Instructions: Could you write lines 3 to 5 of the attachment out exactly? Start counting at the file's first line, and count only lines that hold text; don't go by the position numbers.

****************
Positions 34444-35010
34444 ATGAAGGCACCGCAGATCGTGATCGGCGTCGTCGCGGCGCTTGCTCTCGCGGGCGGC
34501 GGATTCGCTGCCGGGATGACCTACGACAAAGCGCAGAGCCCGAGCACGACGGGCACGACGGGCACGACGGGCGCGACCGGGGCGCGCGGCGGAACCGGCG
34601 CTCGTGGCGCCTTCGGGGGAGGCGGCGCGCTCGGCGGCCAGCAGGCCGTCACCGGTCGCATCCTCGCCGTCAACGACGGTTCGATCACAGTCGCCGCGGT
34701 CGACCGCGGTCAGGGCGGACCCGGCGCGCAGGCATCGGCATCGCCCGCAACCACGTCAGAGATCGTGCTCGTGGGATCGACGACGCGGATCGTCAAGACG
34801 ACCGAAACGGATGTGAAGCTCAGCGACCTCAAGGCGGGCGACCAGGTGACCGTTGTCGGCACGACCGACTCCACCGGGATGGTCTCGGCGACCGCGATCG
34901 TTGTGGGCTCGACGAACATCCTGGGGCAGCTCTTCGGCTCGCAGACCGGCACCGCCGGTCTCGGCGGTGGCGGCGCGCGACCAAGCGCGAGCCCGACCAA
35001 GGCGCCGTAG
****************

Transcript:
34501 GGATTCGCTGCCGGGATGACCTACGACAAAGCGCAGAGCCCGAGCACGACGGGCACGACGGGCACGACGGGCGCGACCGGGGCGCGCGGCGGAACCGGCG
34601 CTCGTGGCGCCTTCGGGGGAGGCGGCGCGCTCGGCGGCCAGCAGGCCGTCACCGGTCGCATCCTCGCCGTCAACGACGGTTCGATCACAGTCGCCGCGGT
34701 CGACCGCGGTCAGGGCGGACCCGGCGCGCAGGCATCGGCATCGCCCGCAACCACGTCAGAGATCGTGCTCGTGGGATCGACGACGCGGATCGTCAAGACG